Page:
Research from the US suggests that people who are organised and have self-discipline may be less likely to develop mild memory and thinking problems while those who are moodier may be at increased risk.
The publication, the Journal of Personality and Social Psychology, published the findings today (Monday 11 April).
Mild cognitive impairment, or MCI as it’s often called, is a term used to describe early memory and thinking problems in older people.
While it is not a type of dementia many people with MCI experience difficulties that are greater than expected for their age. However, unlike dementia, these difficulties tend not to get in the way of a person’s day-to-day life.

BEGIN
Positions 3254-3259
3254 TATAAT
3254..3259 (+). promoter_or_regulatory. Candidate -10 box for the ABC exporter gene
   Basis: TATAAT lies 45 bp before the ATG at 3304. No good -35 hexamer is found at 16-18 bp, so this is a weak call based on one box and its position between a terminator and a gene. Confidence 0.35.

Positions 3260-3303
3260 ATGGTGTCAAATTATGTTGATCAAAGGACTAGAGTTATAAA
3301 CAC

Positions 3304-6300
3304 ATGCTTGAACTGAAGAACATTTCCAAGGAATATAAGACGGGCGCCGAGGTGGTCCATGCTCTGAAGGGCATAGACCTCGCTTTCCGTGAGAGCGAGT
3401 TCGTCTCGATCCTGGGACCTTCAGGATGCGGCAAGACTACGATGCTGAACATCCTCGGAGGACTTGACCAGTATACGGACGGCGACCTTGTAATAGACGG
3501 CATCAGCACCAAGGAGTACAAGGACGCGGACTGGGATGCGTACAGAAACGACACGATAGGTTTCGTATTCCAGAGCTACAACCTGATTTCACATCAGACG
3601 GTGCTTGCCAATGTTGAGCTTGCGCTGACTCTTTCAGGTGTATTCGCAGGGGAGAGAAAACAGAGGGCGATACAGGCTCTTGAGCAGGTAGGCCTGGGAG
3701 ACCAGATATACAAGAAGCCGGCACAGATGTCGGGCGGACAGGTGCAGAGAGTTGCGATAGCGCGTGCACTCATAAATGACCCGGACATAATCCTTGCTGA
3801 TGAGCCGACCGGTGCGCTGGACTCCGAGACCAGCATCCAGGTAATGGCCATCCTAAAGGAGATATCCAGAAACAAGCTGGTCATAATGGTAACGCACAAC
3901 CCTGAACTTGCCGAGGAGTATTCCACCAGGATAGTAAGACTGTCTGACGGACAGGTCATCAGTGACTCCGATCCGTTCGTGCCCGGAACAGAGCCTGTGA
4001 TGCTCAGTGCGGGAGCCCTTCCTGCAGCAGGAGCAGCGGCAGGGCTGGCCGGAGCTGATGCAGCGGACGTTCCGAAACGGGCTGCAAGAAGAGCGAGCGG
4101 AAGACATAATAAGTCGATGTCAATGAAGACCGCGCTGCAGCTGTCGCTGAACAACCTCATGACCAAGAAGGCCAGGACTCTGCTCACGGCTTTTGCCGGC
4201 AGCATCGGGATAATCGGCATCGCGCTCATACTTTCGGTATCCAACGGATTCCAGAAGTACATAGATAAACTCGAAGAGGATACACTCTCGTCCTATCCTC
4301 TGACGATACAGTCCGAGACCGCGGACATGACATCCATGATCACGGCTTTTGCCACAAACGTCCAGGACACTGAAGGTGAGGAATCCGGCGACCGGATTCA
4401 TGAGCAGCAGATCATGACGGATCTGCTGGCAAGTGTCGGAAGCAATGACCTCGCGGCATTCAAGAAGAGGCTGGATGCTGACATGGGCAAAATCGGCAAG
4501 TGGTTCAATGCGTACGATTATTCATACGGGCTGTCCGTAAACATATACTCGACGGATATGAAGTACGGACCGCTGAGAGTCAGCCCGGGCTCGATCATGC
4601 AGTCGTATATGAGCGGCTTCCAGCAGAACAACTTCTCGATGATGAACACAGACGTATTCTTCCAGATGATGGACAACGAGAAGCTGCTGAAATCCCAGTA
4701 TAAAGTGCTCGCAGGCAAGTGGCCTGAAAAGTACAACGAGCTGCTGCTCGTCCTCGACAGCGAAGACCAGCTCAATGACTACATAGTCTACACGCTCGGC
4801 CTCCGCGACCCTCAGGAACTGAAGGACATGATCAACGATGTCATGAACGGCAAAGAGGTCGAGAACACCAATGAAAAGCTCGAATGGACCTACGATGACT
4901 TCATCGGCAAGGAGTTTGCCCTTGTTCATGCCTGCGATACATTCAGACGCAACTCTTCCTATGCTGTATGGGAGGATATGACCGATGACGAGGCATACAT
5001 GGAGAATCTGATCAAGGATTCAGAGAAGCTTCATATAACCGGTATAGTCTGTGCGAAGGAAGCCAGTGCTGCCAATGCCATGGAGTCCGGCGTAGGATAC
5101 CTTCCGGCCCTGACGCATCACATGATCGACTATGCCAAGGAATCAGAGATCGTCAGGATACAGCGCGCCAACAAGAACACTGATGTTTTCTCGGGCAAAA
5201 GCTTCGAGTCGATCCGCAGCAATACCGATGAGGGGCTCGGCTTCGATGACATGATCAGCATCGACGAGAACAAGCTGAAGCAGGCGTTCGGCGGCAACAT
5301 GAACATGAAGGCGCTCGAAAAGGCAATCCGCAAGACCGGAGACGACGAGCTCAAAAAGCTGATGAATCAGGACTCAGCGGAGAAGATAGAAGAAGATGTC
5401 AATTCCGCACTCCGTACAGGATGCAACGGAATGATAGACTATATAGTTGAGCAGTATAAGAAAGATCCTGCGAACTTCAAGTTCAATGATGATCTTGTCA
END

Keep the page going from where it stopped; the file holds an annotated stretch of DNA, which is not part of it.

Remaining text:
You can read more about MCI on our website, or you can ring the Dementia Research Infoline on 0300 111 5111.
Dr Sara Imarisio, Head of Research at Alzheimer’s Research UK, said:
“The risk of developing memory problems is complex and is likely to be a mix of age, genetics and lifestyle factors. There is no sure-fire way to prevent MCI or dementia and research is underway to learn more about why some people are at more risk than others.
“While observational studies like this can be important for picking out health trends, this type of research is not able to tell us about cause and effect. This study adds to existing evidence of a potential link between personality types and cognitive decline, but we don’t yet understand the underlying reasons behind this link.
“The best current evidence indicates that staying physically and mentally active, eating a healthy balanced diet, not smoking, drinking within the recommended guidelines moderation and keeping weight, cholesterol and blood pressure in check are all good ways to support healthy brain ageing.”